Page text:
by Tom G. Palmer
Peace, Love, & Liberty, a provocative new book of essays edited by Dr. Tom G. Palmer on the topics of peace and war published September 15, 2014.
War is not inevitable. But peace cannot be achieved by wishful thinking alone. This book presents the evidence regarding what fosters peace, and what disturbs it with conflict. The data demonstrate that the world can continue to grow more peaceful if we limit government and foster open trade, the rule of law, and equal rights. It takes an unflinching look at the ideologies of conflict on the hard Left and hard Right -- and presents an alternative that can be the basis of a new, smart, evidence-based Peace Movement.
Peace, Love, & Liberty is available on Amazon.com and is published by Jameson Books, Inc., as a co-project of AtlasNetwork.org and StudentsforLiberty.org.
- The Decline of War and Conceptions of Human Nature (Steven Pinker, Professor, Harvard University)
- The Free Trade Peace (Erik Gartzke, Associate Professor, University of California, San Diego and professor, University of Essex)
- The American Enlightenment’s Wariness of War (Robert M.S. McDonald, Associate Professor, United States Military Academy)
- The Militarization of Policing (Radley Balko, journalist, Washington Post and investigative reporter, Huffington Post)
- The Art of War (Sarah Skwire, author and award winning poet).
For group orders, contact Kristina Crane. Peace, Love, & Liberty is available in English, Hindi, and Greek.
War and Peace Essay: The Importance of Sonya
1760 Words8 Pages
The Importance of Sonya in War and Peace
Leo Tolstoy's War and Peace speculates deeply about history, religious life and human brotherhood. Most readers focus on the characters of Natasha, Prince Andrew, and Pierre. Another character named Sonya, who is an orphaned cousin, is staying with the Rostov family. Sonya is overshadowed by the other characters, however, she is vital to the rounding out of the other characters in the novel.
The people she loves most take her life of commitment and sacrifice for granted. The reader is thus also inclined to give little emphasis to her role in their lives and in the novel as a whole. As someone who has essentially nothing, Sonya is willing to give everything she has to…show more content…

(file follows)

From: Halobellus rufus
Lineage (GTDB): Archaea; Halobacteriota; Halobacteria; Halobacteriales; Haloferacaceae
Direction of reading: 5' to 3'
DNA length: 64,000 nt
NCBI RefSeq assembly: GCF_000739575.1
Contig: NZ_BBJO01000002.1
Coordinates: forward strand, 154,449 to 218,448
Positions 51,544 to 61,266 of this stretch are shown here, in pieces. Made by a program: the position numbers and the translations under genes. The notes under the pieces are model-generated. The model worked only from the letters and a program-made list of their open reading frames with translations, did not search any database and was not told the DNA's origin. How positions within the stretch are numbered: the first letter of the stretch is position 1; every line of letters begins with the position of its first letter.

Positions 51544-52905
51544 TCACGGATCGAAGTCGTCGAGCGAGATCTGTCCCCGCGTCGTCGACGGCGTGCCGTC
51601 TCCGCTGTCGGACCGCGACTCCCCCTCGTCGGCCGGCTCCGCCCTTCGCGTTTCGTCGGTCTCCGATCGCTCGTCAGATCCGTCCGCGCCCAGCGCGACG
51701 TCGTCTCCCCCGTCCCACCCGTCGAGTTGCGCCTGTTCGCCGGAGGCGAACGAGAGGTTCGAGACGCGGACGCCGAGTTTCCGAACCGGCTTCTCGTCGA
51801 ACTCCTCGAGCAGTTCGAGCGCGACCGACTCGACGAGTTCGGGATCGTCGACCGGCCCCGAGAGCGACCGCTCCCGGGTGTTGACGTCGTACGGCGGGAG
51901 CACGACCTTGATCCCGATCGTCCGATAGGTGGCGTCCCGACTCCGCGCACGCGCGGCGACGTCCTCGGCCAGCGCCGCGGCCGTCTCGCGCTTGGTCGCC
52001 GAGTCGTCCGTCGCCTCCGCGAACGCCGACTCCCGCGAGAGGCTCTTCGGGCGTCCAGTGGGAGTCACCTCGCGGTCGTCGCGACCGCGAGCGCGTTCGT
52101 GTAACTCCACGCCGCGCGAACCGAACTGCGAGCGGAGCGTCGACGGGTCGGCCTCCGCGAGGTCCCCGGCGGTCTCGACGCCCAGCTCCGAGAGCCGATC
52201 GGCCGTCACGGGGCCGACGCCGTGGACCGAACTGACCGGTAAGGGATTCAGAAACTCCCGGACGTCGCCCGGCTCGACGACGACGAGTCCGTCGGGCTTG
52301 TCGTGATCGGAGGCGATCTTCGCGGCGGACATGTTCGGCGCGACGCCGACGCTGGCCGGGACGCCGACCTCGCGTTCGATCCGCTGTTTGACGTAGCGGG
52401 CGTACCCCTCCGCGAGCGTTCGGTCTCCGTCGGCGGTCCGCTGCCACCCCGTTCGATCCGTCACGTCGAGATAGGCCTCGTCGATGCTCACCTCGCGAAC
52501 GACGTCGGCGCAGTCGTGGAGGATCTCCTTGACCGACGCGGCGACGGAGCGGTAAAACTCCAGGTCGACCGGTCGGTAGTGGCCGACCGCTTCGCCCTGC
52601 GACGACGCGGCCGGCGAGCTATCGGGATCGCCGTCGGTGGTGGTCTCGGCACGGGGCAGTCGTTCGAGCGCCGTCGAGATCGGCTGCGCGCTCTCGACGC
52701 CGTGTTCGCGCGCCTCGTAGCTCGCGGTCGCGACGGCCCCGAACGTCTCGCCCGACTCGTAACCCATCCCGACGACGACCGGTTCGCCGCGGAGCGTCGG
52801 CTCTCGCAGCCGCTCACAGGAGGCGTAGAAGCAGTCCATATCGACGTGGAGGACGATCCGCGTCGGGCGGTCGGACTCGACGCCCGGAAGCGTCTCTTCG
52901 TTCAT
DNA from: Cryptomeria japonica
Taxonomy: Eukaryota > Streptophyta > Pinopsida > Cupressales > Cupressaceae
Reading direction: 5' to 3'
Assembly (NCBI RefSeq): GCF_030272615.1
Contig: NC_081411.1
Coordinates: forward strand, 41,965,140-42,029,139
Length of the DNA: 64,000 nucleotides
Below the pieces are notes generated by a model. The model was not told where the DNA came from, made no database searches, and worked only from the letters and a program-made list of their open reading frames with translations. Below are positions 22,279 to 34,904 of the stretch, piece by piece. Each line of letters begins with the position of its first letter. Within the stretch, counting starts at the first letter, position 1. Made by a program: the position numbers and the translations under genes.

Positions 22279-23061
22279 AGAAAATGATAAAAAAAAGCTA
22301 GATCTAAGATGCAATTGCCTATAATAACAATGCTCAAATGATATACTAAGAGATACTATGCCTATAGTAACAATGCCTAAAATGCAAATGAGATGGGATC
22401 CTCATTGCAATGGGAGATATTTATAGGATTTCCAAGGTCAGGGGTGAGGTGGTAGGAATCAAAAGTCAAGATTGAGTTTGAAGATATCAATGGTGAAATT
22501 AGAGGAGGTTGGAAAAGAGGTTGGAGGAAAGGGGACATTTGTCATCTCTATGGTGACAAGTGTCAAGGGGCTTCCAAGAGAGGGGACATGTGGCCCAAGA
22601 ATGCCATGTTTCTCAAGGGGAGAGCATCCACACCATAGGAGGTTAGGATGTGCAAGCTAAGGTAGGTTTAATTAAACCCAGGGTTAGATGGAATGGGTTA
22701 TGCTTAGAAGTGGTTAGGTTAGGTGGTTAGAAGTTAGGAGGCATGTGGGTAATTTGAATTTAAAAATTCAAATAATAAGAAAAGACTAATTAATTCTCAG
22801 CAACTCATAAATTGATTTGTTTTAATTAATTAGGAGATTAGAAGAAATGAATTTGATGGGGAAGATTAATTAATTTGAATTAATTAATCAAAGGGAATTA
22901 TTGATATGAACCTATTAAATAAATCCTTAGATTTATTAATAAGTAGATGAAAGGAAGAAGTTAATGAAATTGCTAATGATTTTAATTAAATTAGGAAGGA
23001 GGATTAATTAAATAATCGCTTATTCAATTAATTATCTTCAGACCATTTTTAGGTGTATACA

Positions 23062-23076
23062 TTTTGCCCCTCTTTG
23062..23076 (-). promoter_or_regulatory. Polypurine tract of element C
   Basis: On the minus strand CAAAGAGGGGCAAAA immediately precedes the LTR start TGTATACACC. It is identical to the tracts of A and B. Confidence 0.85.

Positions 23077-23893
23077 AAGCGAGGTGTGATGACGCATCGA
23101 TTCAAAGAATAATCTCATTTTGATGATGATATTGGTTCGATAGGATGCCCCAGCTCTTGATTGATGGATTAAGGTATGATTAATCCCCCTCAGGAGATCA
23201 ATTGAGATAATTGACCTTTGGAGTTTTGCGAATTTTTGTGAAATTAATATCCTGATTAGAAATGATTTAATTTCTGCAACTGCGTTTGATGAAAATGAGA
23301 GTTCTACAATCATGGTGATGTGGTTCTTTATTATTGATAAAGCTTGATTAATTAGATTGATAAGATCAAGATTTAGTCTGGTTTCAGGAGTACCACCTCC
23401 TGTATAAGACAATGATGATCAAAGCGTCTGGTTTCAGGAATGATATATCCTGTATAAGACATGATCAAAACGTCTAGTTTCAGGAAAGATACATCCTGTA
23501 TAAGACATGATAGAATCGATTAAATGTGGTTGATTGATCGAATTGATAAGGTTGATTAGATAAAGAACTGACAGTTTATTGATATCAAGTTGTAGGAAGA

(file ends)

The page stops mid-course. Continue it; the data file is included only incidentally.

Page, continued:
The bond between these two characters allow Tolstoy to set up many interesting situations. Tolstoy often puts the two women into parallel situations and uses Sonya as an anti-thesis to Natasha.
At the beginning of the novel, both Natasha and Sonya are "in love." Natasha is in love with Boris, and Sonya with Nicholas. Through the love of teenage girls, the feelings present the first situation employed by Tolstoy to compare the two friends. Both Boris and Nicholas are leaving for the war with the promise of one day marrying the two young girls who they now leave behind. The departure of Nicholas devastates Sonya. She vows to always love him even though she knows in her heart how hard it would be for the two cousins to marry. Sonya feels this so strongly that she gives Nicholas her undying love. This devotion never ceases despite several temptations. The same cannot be said for Natasha.
Natasha's love for Boris is short-lived, which leaves the reader to wonder whether it is true love at all. Natasha later takes a liking to Prince Andrew, Pierre, Denisov, and Anatole Kuragin. Only when she has fully matured does she finally realize her true love for Prince Andrew and then for Pierre. Both women are presented with alternatives to the men to whom they have pledged their love, and both women react like true opposites, revealing Tolstoy's use of Sonya as an anti-thesis.
After Natasha and